- Half of the days they will agree, half they won’t. So, in 50% of the days the Index will converge to the stocks, 50% the stocks will converge to the index. In this scenario, we can’t make profit because we can’t suppose who is going where.
- The Stock market will not agree and will stay closer to where it closed on the last day then on the Future Index. So, the Future Index will be forced to converge to the Stocks prices. In this scenario, we sell/buy the Future Index if they go up/down at the open at the stock market and waits it goes down/up.
As the previous articles, to test those hypothesis, i’ll be using only the IND serie that can be found on the official FTP provided by the BM&F. I created a continuos series, adding the roll returns (same method used by Bloomberg). The data here vary from 22/12/2014 to 31/05/2016. All the data was stored in a local MongoDB server, acessed via Python by a excellent API called Arctic.
Statistical Testing and Results
To test which of those scenarios is was what prevailed in the dataset, i’ll try to fit the following linear model in the data i have:
Where Y will be today’s return of the stock index between 10:00 AM and 10:30 AM and X will be the return from yesterday’s close ’till today’s stock market open. That means we are trying to find some form of predictive power in the overnight’s change on the firsts minutes when both markets are open.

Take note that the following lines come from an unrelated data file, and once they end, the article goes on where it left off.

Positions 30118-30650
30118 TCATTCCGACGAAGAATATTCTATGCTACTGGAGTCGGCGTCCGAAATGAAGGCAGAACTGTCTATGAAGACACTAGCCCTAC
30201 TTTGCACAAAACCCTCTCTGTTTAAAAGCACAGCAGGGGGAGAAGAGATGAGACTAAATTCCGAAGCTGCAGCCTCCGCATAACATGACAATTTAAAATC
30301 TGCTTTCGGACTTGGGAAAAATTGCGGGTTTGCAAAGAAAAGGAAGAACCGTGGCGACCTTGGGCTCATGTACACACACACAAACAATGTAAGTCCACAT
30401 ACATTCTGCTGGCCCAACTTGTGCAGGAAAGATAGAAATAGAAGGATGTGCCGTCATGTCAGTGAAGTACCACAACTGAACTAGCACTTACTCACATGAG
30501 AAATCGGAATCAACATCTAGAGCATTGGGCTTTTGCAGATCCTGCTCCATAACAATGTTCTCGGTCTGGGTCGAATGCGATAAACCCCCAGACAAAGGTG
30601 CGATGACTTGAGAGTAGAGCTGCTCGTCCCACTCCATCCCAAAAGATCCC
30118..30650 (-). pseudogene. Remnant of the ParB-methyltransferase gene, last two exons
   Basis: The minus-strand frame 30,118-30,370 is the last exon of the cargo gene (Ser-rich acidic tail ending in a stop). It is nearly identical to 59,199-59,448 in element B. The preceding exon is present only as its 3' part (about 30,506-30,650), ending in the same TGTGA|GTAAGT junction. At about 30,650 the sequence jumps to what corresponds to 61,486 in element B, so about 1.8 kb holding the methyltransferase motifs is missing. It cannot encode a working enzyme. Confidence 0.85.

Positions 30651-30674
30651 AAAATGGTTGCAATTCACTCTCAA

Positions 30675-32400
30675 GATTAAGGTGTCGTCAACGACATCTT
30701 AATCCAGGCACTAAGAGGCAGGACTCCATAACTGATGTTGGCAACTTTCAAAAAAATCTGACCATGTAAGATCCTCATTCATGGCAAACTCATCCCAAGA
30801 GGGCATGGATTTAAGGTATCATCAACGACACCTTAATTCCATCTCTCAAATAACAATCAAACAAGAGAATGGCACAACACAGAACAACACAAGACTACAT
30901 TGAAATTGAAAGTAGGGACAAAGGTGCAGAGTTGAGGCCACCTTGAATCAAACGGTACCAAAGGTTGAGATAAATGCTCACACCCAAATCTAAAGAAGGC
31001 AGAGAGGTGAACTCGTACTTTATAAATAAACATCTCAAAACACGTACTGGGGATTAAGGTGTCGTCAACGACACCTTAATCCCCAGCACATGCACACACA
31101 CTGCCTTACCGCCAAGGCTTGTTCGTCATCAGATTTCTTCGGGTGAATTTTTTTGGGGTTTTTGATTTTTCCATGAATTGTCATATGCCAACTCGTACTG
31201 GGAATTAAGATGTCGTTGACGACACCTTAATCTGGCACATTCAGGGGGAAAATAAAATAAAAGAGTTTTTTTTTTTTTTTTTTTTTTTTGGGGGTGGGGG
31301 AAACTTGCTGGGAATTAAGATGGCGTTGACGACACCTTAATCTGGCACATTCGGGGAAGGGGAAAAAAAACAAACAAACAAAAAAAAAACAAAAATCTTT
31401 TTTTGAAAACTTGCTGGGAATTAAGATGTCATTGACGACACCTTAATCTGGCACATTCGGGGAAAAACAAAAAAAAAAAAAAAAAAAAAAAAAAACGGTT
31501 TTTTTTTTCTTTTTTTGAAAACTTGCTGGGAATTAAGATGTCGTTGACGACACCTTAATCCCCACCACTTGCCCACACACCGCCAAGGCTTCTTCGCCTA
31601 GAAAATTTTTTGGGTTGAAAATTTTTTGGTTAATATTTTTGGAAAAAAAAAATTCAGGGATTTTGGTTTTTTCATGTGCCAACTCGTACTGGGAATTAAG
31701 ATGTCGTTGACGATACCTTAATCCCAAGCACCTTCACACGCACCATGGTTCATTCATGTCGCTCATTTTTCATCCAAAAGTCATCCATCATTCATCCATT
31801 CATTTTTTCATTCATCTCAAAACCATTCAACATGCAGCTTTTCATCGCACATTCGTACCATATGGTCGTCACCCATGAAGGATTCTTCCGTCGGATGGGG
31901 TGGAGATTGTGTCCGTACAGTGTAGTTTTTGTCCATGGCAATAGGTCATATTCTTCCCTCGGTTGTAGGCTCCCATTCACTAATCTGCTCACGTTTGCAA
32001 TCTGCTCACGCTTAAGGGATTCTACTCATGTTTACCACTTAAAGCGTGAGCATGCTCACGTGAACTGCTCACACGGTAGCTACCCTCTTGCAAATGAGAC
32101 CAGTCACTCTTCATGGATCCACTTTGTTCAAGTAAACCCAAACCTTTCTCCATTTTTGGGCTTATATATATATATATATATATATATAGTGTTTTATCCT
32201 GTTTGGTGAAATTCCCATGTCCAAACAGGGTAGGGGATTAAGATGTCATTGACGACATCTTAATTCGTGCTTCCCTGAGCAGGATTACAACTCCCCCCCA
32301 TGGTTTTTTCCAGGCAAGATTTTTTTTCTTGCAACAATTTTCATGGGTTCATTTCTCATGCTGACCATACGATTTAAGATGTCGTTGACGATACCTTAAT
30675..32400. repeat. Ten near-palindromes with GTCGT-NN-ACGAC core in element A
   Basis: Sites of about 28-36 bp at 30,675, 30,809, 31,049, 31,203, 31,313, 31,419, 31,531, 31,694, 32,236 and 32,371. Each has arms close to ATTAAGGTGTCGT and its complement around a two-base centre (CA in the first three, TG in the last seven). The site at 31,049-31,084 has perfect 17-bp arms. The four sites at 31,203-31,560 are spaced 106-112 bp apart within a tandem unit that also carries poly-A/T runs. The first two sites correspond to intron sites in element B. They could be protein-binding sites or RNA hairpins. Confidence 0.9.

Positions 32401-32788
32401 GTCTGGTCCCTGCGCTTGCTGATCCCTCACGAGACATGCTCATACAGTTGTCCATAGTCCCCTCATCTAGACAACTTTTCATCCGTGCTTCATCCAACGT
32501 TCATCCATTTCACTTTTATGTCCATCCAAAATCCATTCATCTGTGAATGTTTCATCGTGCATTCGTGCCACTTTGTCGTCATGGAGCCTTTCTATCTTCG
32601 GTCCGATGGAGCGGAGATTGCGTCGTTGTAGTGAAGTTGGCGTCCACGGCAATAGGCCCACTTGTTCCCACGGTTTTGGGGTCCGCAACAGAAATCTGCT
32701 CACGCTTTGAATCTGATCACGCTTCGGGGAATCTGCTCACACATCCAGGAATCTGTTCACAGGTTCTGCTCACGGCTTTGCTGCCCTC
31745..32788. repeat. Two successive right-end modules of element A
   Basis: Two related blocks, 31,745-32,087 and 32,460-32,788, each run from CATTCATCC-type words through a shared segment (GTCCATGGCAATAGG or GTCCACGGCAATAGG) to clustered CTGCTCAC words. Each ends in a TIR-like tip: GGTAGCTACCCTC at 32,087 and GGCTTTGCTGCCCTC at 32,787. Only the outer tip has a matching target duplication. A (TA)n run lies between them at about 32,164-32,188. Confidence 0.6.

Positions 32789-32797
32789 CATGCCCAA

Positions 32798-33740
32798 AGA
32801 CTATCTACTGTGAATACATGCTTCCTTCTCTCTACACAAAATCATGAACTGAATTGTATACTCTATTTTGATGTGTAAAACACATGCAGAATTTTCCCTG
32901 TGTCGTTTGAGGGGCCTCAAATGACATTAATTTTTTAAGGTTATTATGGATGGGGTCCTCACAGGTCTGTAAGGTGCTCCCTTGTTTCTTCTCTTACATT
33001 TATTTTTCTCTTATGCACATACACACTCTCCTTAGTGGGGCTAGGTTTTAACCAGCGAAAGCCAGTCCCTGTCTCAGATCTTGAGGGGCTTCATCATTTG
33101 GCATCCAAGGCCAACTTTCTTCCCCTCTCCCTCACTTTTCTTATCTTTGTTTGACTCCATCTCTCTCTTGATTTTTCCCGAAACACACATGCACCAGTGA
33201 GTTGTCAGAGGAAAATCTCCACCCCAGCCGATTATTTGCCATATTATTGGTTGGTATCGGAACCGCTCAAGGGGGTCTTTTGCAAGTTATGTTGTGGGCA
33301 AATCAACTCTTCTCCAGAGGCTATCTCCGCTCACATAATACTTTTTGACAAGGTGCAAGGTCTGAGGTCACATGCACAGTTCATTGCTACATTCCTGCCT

We begin collecting the data from our server and storing into a Pandas DataFrame called ind.
If we plot the index serie, we’ll see that it is perfect:
After that, we can create both X and Y DataFrames. By this, we begin slicing our data in the desired times:
With that done, we can create our X and Y vectors. I used the absolute returns insted of percentual changes.
We can then make a scatter plot:
A first glance tells us that there is a certain relationship between the data. We can mesure this using the linregress function from scipy library.
LinregressResult(slope=-0.12893318214562502, intercept=-3.7789479936766783, rvalue=-0.25846893596511661, pvalue=9.1634252170004753e-07, stderr=0.025794645132302303)
What this output is telling us is that the calculated value for slope in our model is negative and equals to -0.1289 and it is statistically different from zero (as we can see interpreting that pretty low pvalue).
How can we interpret this?
A negative slope means that there is a negative relation between the return of yesterday’s close and todays open (X) and the return of today’s 10:30 AM with today’s open. So, we can conclude that the hypothesis 3 is the correct and can create a trading system that sells/buy the index if they go up/down at the open at the stock market and rebuys/resells 10:30 AM.
But, is 10:30 AM the best hour to close our trade? Is there any kind of filter we can put in the strategy? There is some better form to operate this? This patterns cover the coasts? Obviously, all that questions need to be answered before trading this system, but, we got another alpha here. I intend to exploid more this results in the next articles.